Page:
Insurance, Simplified: Your Wealth (Part Six in a six-part series)

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I understand thinking about insurance is right up there with thinking about what happens with your money when you die (estate planning). Or thinking about taxes.  All are horribly boring and can often be depressing to consider.  To take the sting out of the thought of insurance, here is part six in a six-part series about what insurance you need, and what you don’t, if your aim is simplicity.

First, we talked about property insurance, along with its corresponding liability coverage.  Now we turn our attention to insurance coverage that concerns our bodies — as in life, health, disability, and long-term care insurance.  I have created a category for this that I call wellness insurance.  (Please note this is a term I just made up, so don’t go to your agent and ask for that!)  If you earn money for your household, you should consider insuring against loss of that income.  If you anticipate experiencing good health, consider insuring against health crises.  If you’re protecting your pile of loot for your old age, there is insurance for that, too.

Wellness insurance includes health, life, disability, and long-term care. This blog post tackles long-term care insurance.

If you have been diligent about saving for your retirement years and have now reached age 60, you should consider purchasing long-term care insurance.  As with life and disability, the goal is to protect your money.  But unlike those policies, long-term care insurance is meant to protect your accumulated wealth, not your income.  If you have a spouse and one of you needs an extended period of long-term care, it’s easy to quickly spend down your meticulously built retirement bucket.  Make no mistake, regardless of the type of care you receive, it will be expensive.

What is long-term care?  Long-term care is usually initiated when you cannot take care of yourself.  While the need for long-term care isn’t necessarily due to medical condition, it can be.  As we age, there may come a time when you are just no longer able to dress or feed yourself or get from your bed to a chair.  LTC insurance provides funds to get help with these, and other, activities of daily living.  Long-term care might be provided in your home, in an assisted-living facility, or in a nursing home, depending on your needs.  Regardless of where the care is provided, the price tag will be hefty.

What if you have no spouse or dependent relying on your portfolio?  In that case, it is a judgment call.  You build your retirement bucket to fund your expenses for the rest of your life, so you’ll be able to spend your bucket on care if the need arises.  On the other hand, if you want to protect some assets for a legacy to your heirs or perhaps to a charity, you may also consider long-term care insurance as a single person.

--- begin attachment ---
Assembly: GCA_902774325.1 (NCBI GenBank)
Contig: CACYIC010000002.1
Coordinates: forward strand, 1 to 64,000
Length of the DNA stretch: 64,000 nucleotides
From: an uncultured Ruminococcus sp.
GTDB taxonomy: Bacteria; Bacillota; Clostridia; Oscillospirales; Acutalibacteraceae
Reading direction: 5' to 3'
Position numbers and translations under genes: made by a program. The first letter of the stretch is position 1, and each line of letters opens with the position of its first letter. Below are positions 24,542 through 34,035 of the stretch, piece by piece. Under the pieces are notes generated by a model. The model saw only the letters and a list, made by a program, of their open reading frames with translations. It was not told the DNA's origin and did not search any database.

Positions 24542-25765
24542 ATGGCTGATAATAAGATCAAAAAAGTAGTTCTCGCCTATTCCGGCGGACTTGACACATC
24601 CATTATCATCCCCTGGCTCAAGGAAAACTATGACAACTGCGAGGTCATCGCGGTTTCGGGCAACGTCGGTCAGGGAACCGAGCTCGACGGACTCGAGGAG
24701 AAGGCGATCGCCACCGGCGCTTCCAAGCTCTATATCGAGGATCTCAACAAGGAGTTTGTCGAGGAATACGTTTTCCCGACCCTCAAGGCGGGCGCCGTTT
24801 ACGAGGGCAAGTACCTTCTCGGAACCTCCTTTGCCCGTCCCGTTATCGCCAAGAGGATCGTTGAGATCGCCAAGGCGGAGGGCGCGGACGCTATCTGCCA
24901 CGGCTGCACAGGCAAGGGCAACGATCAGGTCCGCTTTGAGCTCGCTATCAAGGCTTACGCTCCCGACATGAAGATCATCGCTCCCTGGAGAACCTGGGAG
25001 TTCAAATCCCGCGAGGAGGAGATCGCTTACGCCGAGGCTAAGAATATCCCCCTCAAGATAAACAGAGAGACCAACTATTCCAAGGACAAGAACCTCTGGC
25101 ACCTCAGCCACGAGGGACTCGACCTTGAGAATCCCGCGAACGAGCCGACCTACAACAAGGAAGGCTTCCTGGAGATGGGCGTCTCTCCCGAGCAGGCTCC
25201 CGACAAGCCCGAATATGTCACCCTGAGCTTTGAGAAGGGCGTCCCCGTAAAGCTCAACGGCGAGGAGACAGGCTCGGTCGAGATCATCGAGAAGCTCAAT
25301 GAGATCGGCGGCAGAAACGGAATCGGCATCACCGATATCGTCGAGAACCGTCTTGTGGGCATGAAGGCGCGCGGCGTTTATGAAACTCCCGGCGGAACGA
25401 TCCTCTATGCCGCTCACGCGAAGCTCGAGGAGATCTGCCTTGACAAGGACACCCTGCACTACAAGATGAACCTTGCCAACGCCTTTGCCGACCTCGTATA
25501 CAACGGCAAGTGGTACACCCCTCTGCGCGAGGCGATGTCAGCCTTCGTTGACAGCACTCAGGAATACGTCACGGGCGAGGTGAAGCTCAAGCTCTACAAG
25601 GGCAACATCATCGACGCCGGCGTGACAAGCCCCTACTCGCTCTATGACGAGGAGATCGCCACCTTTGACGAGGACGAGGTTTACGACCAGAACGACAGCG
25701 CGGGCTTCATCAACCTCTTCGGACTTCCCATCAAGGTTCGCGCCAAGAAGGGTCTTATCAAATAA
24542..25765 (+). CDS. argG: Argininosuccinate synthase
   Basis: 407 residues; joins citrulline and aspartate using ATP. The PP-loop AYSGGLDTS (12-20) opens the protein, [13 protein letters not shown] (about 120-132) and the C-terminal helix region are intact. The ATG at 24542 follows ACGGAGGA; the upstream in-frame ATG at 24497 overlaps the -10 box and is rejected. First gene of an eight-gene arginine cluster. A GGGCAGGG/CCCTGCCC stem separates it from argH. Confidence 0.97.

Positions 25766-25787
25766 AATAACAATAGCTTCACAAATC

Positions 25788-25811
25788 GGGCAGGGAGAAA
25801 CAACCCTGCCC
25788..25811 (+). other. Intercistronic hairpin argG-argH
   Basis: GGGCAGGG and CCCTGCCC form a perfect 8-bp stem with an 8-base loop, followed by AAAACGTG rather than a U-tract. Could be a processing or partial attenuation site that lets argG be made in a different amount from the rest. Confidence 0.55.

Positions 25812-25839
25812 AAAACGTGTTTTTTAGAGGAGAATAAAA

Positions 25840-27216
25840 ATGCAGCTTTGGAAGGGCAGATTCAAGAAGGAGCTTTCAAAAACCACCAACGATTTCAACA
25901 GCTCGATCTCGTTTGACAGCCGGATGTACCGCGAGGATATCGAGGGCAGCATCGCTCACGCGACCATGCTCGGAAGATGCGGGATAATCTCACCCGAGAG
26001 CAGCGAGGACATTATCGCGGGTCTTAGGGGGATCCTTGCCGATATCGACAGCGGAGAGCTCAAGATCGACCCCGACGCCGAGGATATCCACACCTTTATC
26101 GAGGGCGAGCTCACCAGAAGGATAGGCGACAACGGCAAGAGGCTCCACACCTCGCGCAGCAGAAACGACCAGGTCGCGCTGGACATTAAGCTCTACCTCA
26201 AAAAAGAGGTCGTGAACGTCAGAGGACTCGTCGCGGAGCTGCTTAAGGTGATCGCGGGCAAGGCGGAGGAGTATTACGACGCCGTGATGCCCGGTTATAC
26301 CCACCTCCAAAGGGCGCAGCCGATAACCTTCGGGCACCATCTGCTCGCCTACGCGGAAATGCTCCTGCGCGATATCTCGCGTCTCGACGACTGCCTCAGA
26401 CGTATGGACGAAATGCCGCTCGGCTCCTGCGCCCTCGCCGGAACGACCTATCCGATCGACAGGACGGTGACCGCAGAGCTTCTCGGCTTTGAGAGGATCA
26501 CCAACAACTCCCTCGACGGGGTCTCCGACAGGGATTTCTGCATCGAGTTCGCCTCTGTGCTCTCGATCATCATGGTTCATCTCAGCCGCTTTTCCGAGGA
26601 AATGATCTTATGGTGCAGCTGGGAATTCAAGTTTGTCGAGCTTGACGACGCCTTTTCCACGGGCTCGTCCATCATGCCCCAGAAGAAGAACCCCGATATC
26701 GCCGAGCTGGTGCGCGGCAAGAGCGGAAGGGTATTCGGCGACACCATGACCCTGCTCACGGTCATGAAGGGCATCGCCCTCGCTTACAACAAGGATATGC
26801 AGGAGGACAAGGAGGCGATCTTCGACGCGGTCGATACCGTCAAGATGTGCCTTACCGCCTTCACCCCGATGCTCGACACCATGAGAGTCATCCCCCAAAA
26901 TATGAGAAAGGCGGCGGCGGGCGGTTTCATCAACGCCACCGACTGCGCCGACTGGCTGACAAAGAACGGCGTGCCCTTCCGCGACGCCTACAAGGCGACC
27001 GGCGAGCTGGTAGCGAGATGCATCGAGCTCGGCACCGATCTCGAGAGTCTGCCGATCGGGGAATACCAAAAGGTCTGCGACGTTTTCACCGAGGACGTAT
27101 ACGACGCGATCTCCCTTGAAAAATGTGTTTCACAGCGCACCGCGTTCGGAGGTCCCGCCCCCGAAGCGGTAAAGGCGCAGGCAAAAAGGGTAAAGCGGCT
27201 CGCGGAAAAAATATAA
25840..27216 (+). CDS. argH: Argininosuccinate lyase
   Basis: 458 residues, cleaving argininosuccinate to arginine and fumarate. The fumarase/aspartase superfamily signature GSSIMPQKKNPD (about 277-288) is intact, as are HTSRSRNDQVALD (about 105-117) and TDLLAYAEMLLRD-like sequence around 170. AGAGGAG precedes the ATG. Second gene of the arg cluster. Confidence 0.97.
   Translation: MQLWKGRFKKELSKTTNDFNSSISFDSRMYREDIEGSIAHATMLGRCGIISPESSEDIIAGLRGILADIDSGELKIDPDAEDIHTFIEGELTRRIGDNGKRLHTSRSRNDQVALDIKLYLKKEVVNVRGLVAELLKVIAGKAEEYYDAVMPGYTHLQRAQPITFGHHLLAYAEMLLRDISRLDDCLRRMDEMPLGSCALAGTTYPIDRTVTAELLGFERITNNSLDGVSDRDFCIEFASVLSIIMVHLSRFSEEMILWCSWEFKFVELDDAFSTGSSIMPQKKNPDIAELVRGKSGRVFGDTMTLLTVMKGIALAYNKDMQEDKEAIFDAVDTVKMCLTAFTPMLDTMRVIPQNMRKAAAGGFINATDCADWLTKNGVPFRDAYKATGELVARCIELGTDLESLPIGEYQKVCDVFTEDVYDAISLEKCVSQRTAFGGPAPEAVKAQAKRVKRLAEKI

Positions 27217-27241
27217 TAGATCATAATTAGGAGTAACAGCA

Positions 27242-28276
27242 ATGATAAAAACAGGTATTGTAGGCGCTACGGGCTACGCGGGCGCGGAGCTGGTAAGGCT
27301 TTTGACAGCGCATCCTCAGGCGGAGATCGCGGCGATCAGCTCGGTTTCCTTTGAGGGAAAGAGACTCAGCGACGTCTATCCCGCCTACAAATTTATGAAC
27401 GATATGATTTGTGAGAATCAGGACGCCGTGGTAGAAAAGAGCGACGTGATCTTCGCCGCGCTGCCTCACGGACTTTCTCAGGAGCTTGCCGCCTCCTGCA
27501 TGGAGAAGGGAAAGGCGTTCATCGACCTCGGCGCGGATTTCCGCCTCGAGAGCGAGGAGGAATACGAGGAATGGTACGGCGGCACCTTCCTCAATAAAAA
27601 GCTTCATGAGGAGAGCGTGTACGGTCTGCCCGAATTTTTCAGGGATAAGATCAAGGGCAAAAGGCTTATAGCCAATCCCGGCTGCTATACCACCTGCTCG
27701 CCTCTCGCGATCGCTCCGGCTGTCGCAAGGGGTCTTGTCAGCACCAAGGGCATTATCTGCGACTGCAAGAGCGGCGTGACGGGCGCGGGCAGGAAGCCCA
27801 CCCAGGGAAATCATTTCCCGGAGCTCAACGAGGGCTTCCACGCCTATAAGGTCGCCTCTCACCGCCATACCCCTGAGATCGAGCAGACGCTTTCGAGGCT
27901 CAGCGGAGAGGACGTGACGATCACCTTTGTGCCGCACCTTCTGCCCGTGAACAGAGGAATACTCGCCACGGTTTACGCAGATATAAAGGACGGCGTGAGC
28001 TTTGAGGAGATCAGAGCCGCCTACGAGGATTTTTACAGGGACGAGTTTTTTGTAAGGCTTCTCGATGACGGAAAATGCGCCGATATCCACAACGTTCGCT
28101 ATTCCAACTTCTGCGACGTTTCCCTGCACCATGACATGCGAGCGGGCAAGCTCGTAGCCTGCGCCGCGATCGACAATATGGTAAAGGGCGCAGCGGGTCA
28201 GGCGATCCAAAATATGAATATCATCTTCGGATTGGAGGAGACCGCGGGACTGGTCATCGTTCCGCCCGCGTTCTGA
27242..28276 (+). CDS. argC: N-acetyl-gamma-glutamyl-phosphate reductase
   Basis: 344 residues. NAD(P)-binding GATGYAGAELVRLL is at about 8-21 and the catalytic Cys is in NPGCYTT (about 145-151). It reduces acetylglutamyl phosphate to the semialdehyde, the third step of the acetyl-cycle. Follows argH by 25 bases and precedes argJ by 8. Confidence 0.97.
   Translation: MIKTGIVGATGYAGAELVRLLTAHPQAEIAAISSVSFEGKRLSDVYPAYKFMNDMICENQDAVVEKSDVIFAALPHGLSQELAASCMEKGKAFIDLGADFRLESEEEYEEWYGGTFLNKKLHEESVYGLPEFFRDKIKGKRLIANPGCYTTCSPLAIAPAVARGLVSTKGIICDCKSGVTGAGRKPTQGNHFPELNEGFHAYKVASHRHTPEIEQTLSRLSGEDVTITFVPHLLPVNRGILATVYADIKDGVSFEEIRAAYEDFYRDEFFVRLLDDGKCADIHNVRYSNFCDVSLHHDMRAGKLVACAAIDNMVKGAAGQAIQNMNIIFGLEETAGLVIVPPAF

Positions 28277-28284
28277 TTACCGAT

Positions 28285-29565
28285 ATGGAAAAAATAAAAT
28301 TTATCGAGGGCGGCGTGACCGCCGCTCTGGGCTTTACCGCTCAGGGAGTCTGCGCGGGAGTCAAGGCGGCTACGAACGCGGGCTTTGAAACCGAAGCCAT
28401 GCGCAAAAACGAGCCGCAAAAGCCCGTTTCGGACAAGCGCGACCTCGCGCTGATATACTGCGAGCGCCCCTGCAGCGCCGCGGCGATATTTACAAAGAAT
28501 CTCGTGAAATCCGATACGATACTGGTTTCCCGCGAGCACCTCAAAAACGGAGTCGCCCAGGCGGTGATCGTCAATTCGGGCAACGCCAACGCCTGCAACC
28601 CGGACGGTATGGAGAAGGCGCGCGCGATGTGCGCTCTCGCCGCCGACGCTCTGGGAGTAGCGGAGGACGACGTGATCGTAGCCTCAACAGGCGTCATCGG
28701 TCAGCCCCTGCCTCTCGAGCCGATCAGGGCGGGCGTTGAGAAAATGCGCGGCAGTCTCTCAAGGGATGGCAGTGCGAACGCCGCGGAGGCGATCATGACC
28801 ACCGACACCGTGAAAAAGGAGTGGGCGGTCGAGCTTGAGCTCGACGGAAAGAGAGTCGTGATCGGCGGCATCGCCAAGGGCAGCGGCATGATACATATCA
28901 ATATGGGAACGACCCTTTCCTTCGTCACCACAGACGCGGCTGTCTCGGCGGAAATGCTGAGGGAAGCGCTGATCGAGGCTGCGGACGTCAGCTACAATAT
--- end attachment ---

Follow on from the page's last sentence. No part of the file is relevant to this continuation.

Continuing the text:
Some people do the homework and determine they do not wish to sacrifice lifestyle now to pay for a possible need to pay for care later.  In this case, they elect to “self-insure,” which simply means they are choosing to take their chances and will be responsible for paying for any care out of their own coffers.  While this may be the best choice for you, be sure to consider ALL options before making a decision.

As with all insurance, you should evaluate closely your personal situation and needs before diving in.  Long-term care insurance is ridiculously expensive, and the variations of policies are numerous.  Get professional help to evaluate your options.

Do your homework to protect your wealth in the event you need long-term care.  Here are a few additional thoughts for your consideration:

  • Seek advice:  It is best to get a licensed insurance agent to sit down with you to discuss your needs.  The guide provided here can help you get the conversation started.  Pay close attention to the recommendations an agent might give you, and if you feel you are being oversold, get a second opinion.
  • Review your coverage regularly: Don’t buy long-term care insurance and then forget it.  Review it annually to make sure all the coverage you have is still needed, or if any new coverage is required due to new circumstances in your life.
  • Simplifying your stuff simplifies your insurance: I have no snappy ending here.  Simplify other areas to save costs on other insurance so you can have a better shot at covering your long-term care insurance needs.  Just sayin.’

Your turn – share how you have handled (or not) your long-term care insurance needs!

Check out our entire six part Insurance Simplified series:

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